Tunisians were voting Monday on a new constitution promoted by President Kais Saied, which has been criticised for giving his office nearly unchecked powers and threatening to install an autocracy in the birthplace of the Arab Spring.
The referendum comes a year to the day after Saied sacked the government and froze parliament in a power grab that his rivals condemned as a coup.
His moves were however welcomed by many Tunisians fed up with a grinding economic crisis, political turmoil and a system they felt had brought little improvement to their lives in the decade since the 2011 overthrow of dictator Zine El Abidine Ben Ali.
Few, doubt Monday’s vote will pass, but turnout will gauge Saied’s popularity after a year of increasingly tight one-man rule that has seen scant progress on tackling the North African country’s economic woes.
Early on Monday, a handful of voters had queued up waiting for the opening a polling station in Tunis, guarded by a pair of soldiers and four police officers.
After casting their ballots, they emerged with purple ink on one finger to prevent fraud.
The electoral board said by 0830 GMT an “encouraging” 6.3 percent of voters had cast ballots.
Speaking mid-morning, Saied told journalists the country faced a “historic choice” and a free vote.
“Together we are founding a new republic based on genuine freedom, justice and national dignity,” he said.
Voter Imed Hezzi, a 57-year-old waiter, said he had “lots of hope” Saied would improve the country.
“Tunisia will prosper from today onwards,” he told AFP after casting his ballot. “The start of the new Tunisia is today.”
‘None of the safeguards’
Some 9.3 million out of Tunisia’s 12 million people are eligible to vote.
No minimum participation has been set for the constitution to pass, nor any provision made for a “no” result, and Saied’s critics have warned Tunisia risks sliding back towards dictatorship.
The new text would place the head of state in command of the army, allow him to appoint a government without parliamentary approval and make him virtually impossible to remove from office.
The president could also present draft laws to parliament, which would be obliged to give them priority.
The new charter “gives the president almost all powers and dismantles any check on his rule and any institution that might exert any kind of control over him,” declared Said Benarbia, regional director of the International Commission of Jurists.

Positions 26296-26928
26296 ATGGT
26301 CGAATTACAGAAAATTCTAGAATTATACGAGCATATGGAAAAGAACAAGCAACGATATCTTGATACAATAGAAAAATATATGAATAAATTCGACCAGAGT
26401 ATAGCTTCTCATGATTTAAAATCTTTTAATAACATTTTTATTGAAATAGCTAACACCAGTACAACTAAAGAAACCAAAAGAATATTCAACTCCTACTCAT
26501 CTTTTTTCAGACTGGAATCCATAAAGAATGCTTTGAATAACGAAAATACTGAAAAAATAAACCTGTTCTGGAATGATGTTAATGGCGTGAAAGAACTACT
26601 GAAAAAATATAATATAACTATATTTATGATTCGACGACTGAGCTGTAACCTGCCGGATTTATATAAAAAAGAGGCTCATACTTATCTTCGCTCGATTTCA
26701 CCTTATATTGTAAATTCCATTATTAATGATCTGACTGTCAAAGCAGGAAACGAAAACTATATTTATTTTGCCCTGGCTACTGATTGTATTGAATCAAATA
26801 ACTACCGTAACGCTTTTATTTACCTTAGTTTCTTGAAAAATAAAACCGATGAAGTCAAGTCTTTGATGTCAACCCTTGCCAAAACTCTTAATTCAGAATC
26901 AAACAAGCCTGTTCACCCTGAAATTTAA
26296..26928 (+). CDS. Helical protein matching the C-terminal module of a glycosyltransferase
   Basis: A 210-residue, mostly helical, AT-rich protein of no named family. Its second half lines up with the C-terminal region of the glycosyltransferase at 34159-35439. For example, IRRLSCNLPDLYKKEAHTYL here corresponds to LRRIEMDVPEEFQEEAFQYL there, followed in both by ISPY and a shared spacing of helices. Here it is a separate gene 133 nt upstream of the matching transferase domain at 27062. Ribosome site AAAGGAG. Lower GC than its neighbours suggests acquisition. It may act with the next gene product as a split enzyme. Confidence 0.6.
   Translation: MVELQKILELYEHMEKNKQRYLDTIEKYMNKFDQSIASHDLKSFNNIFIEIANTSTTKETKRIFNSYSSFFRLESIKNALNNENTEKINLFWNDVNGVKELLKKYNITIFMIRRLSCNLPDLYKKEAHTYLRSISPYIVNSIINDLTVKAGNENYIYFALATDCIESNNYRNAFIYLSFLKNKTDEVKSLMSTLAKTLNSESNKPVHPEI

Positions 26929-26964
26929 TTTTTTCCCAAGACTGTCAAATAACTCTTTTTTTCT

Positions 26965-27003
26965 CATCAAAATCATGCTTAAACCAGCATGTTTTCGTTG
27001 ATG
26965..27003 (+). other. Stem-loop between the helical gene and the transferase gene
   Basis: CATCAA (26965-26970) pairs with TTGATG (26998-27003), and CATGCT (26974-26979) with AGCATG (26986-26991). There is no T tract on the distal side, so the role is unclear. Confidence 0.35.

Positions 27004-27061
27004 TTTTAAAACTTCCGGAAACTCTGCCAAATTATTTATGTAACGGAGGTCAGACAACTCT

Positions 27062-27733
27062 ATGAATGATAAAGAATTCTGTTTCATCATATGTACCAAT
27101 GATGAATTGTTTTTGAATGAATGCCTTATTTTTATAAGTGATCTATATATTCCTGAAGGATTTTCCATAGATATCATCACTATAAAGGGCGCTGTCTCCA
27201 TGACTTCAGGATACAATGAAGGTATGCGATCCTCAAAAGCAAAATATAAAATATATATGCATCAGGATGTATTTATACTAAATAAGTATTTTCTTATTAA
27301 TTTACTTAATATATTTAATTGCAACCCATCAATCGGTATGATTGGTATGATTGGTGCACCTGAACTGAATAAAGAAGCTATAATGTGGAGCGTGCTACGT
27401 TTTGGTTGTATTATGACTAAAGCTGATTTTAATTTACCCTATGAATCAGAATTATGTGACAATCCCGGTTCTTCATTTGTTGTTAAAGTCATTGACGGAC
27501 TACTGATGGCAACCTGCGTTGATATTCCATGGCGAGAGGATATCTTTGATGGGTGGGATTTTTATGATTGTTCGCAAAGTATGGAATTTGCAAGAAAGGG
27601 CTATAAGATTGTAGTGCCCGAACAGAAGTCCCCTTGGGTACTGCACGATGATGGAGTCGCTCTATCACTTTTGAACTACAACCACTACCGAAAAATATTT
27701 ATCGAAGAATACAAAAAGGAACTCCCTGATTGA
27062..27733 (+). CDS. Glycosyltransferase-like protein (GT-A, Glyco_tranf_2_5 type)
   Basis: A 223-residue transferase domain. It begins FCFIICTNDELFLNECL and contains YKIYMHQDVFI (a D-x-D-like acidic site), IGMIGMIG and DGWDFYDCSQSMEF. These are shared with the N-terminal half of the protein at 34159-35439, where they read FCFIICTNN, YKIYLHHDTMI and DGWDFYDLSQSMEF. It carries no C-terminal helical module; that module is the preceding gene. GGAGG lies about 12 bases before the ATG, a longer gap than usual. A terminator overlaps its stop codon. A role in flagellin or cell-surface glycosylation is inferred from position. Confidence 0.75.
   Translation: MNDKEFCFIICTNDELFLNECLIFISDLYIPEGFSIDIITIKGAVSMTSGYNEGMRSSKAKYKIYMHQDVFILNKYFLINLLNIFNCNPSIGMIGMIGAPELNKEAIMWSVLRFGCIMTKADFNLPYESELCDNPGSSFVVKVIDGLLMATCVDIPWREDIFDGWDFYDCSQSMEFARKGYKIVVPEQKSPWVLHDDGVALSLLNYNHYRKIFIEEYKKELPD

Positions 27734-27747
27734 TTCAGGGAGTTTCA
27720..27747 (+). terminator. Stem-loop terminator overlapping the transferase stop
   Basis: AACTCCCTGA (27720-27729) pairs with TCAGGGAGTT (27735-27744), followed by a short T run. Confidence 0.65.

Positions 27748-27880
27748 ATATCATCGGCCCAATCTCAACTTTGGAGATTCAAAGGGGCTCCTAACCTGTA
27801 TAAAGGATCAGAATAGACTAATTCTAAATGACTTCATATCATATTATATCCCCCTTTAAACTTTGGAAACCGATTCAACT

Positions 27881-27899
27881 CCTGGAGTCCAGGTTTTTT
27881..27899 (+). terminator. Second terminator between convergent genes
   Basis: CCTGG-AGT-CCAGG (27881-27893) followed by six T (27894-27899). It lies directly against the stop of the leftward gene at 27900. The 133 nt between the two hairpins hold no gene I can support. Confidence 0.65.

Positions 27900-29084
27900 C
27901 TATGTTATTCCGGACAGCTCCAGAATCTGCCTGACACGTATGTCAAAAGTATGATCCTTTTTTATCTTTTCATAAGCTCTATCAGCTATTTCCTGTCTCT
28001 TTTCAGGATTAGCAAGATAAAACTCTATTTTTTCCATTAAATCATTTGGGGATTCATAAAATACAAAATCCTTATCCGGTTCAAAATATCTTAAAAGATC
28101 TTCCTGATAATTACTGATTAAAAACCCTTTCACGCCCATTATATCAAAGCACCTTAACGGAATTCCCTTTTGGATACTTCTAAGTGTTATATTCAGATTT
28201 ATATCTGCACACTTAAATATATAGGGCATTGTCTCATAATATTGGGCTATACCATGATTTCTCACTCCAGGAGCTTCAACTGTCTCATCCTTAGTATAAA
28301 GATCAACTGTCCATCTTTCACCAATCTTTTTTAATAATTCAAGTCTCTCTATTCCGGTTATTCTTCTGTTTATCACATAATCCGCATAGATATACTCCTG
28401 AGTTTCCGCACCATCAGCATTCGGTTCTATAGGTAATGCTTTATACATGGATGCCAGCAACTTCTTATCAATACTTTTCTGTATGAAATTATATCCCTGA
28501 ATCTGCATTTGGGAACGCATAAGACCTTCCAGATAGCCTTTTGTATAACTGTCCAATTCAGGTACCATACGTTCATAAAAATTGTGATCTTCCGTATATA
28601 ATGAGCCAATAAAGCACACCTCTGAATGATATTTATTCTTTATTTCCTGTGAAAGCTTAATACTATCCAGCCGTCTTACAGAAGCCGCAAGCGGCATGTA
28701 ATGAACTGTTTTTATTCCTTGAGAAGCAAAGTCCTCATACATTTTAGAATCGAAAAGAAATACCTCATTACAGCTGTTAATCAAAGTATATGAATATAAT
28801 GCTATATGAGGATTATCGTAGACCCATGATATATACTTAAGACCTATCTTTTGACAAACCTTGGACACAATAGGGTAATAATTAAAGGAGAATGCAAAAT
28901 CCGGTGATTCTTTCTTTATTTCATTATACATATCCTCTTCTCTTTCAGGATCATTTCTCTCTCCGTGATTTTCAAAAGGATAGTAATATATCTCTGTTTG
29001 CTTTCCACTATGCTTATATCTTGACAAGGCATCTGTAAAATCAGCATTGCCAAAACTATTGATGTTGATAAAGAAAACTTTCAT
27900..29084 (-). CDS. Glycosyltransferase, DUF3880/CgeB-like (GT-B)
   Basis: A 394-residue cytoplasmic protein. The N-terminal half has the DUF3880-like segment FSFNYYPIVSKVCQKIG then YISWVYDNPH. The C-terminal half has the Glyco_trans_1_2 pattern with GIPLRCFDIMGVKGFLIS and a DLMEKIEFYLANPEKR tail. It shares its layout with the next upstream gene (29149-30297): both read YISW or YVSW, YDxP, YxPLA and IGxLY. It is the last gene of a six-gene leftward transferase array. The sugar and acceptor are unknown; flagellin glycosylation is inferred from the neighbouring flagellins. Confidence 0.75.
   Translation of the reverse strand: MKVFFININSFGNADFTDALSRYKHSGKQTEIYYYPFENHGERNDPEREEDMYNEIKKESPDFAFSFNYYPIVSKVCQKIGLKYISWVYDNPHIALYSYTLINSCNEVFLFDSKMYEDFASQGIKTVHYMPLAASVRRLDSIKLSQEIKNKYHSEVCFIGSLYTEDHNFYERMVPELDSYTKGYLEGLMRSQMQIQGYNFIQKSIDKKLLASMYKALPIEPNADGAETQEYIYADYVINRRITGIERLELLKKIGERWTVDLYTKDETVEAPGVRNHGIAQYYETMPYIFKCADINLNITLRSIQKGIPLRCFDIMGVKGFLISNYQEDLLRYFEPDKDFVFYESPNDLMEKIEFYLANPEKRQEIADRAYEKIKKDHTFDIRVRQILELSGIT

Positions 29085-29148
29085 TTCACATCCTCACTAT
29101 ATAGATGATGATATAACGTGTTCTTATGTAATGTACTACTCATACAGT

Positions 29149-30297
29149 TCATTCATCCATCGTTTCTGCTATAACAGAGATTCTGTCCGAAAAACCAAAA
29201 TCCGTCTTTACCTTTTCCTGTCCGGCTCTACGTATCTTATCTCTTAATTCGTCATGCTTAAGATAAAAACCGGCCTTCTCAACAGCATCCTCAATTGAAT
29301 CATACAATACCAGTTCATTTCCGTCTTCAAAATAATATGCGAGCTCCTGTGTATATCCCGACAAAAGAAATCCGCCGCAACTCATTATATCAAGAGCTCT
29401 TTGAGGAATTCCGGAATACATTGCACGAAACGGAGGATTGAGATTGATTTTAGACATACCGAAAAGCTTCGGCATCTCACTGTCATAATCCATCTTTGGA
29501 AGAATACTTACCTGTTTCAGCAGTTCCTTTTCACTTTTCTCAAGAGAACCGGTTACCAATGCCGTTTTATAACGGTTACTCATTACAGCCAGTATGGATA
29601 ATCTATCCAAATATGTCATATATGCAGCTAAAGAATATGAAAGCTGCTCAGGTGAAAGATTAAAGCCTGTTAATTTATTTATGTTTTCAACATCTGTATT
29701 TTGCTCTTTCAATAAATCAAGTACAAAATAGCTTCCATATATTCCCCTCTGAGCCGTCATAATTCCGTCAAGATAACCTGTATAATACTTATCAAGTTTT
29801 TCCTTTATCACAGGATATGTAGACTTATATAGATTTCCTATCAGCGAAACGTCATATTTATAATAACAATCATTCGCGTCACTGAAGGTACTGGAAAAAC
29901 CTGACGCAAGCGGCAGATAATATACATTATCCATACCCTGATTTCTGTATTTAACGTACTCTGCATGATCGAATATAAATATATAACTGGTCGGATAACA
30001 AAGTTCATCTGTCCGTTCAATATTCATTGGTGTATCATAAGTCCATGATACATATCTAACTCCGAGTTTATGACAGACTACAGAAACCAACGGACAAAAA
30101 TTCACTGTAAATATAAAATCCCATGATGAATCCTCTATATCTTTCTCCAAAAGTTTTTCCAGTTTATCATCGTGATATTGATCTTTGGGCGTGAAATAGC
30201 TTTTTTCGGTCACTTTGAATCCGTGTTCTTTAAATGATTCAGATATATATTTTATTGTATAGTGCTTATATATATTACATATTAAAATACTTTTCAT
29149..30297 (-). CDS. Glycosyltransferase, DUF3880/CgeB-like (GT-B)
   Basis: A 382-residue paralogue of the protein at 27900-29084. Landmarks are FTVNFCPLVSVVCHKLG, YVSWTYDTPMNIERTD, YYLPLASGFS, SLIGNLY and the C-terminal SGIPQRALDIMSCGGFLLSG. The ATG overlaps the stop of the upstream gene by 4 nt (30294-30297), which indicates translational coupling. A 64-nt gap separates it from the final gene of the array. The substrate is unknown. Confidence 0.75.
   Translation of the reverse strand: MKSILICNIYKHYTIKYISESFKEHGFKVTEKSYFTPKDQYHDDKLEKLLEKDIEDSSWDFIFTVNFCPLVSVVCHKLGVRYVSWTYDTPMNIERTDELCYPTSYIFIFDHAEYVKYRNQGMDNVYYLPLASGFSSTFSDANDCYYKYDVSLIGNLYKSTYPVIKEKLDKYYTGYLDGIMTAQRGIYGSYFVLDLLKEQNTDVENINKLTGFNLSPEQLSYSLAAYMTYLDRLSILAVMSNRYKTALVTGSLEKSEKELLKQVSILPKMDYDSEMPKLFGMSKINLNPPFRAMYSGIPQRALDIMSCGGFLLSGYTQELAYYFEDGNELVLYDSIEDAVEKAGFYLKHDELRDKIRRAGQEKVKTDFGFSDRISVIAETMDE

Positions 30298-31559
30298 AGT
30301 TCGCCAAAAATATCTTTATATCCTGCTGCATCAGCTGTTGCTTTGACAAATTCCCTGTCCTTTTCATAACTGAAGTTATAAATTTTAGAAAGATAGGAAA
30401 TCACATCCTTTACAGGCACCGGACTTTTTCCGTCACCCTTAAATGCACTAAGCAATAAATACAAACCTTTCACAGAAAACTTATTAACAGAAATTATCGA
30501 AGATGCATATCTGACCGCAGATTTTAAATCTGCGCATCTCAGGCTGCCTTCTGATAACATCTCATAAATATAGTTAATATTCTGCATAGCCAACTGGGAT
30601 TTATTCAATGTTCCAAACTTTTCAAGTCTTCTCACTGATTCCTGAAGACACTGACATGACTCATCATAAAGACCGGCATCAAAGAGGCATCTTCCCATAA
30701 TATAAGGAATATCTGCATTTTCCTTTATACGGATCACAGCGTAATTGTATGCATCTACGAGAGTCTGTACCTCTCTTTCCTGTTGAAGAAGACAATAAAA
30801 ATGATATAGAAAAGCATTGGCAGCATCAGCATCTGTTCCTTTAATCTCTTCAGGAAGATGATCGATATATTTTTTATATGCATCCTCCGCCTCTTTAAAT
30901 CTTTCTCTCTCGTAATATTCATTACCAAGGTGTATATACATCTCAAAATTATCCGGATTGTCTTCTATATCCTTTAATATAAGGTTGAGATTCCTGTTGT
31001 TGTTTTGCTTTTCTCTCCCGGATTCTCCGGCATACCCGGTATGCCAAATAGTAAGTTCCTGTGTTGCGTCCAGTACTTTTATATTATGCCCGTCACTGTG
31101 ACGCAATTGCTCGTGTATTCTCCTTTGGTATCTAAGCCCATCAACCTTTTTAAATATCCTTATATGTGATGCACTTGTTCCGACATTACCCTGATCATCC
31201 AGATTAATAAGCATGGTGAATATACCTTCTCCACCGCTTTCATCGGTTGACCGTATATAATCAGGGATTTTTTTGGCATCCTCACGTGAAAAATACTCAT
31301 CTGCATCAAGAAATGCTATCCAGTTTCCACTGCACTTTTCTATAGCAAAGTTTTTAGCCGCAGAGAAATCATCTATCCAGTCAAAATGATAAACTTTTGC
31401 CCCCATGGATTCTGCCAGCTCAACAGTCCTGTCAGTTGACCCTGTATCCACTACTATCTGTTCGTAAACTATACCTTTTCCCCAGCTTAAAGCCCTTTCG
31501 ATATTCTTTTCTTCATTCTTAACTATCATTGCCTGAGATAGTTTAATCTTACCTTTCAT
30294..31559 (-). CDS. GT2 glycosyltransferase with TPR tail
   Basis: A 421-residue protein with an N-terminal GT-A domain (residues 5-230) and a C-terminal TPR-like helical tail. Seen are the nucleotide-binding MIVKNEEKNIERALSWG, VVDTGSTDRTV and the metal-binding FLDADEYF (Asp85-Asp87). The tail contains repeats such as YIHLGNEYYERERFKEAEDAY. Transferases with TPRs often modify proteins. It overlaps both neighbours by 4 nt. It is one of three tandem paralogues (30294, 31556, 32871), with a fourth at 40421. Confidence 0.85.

“None of the safeguards that could protect Tunisians from Ben Ali-type violations are there any more.”
Saied’s charter would replace a 2014 constitution that was a hard-won compromise between Islamist-leaning and secular forces after three years of political turmoil.
His supporters blame the resulting parliamentary-presidential system and the dominant Islamist-influenced Ennahdha party for years of political crises and corruption.
Saied’s draft constitution was published this month with little reference even to an earlier draft produced by a committee he appointed himself.
Sadeq Belaid, a mentor of Saied who led the process, warned the president’s first draft was far removed from that of the committee and risked creating a “dictatorial system”.
A slightly amended version did little to address such concerns.
Opposition parties and civil society groups have called for a boycott, while the powerful UGTT trade union has declined to take a position.
Benarbia said the text “doesn’t even envisage the possibility of a no vote”.
Saied, a 64-year-old law professor, won the 2019 presidential election in a landslide, building on his image as incorruptible and distanced from the political elite.
He has appeared increasingly isolated in recent months, mostly limiting his public comments to official videos from his office — often diatribes against domestic foes he brands as “snakes”, “germs” and “traitors”.
He has vowed to protect Tunisians’ liberties and describes his political project as a “correction” and a return to the path of the revolution.
Mongia Aounallah, a 62-year-old retiree, said she hoped the referendum would lead to “a better life for our children’s children”.
“The schools are a catastrophe,” she said. “The situation is catastrophic. Everything is catastrophic.”
Day labourer Ridha Nefzi agreed.
“I came to vote to change the situation of the country,” the 43-year-old said.
“The country’s run into a brick wall. But today we turn a new page.”
But while Saied enjoys some popularity, that will be tested by soaring inflation, youth unemployment of 40 percent and a tough loan deal with the International Monetary Fund.
Voting is set end at 10:00 pm (2100 GMT) and results are expected late Tuesday or early Wednesday.